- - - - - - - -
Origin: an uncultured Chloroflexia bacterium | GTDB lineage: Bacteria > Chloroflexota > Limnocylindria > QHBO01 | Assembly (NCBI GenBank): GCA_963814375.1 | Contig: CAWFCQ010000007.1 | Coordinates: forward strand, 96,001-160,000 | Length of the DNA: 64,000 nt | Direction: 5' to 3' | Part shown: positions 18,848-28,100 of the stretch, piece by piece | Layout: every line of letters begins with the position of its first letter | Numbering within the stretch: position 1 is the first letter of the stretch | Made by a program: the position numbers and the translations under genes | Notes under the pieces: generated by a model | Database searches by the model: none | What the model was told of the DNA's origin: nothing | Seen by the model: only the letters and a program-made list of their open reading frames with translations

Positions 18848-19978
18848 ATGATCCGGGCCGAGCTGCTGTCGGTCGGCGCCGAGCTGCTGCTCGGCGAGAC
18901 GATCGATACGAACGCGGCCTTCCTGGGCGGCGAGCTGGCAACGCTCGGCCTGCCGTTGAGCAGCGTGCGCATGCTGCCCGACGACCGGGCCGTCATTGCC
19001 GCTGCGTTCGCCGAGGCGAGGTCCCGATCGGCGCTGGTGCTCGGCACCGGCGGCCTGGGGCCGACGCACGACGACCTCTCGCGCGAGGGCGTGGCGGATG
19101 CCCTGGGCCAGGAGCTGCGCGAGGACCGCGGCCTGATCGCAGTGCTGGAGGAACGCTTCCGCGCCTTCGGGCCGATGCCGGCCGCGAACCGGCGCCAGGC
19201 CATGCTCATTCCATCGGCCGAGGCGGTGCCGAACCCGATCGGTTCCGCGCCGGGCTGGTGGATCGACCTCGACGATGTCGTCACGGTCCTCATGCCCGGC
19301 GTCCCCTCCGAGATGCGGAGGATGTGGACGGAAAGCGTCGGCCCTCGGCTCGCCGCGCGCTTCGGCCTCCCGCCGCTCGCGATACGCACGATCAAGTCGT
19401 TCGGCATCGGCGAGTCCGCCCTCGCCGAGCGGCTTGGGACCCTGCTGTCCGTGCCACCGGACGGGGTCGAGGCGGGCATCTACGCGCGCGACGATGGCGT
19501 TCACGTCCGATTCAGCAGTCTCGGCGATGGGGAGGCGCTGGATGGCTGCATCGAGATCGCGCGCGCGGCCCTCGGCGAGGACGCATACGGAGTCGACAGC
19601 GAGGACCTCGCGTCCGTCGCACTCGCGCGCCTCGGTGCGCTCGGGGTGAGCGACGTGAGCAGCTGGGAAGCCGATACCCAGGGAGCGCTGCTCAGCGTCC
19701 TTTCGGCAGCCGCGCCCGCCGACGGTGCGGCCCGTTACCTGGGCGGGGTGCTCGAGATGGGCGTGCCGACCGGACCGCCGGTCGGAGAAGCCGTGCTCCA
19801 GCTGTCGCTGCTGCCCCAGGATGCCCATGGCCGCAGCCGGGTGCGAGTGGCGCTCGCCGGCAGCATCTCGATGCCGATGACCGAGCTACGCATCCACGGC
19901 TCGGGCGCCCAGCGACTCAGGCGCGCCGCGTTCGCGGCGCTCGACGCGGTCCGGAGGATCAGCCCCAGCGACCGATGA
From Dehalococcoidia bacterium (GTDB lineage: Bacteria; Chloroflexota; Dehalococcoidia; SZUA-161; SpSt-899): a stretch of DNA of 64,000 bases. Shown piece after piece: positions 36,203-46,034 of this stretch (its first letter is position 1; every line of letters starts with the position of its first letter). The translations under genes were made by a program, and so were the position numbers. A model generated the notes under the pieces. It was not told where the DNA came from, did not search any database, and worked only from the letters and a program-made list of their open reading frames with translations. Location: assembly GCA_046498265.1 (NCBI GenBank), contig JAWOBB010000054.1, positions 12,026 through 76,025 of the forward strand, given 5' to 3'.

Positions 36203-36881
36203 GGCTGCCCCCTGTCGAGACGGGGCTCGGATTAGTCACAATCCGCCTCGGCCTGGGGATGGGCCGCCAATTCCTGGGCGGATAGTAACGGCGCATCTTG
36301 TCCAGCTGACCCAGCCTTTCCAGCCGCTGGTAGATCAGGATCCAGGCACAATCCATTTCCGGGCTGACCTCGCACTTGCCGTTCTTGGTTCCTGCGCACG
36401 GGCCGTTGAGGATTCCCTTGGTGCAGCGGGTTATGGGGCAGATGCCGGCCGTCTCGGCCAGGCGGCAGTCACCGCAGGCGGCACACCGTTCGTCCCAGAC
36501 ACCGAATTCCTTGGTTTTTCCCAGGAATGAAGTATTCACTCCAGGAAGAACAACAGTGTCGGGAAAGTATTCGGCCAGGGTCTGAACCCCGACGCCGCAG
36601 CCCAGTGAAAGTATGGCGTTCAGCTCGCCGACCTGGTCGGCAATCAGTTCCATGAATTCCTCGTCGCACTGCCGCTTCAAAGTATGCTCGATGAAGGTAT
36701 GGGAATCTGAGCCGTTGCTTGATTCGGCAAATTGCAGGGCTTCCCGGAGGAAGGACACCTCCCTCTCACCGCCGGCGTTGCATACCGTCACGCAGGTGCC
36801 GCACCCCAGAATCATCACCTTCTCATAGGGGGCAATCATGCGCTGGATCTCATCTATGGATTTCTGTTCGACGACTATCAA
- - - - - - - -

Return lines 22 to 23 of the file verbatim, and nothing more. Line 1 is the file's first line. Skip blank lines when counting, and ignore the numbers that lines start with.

36701 GGGAATCTGAGCCGTTGCTTGATTCGGCAAATTGCAGGGCTTCCCGGAGGAAGGACACCTCCCTCTCACCGCCGGCGTTGCATACCGTCACGCAGGTGCC
36801 GCACCCCAGAATCATCACCTTCTCATAGGGGGCAATCATGCGCTGGATCTCATCTATGGATTTCTGTTCGACGACTATCAA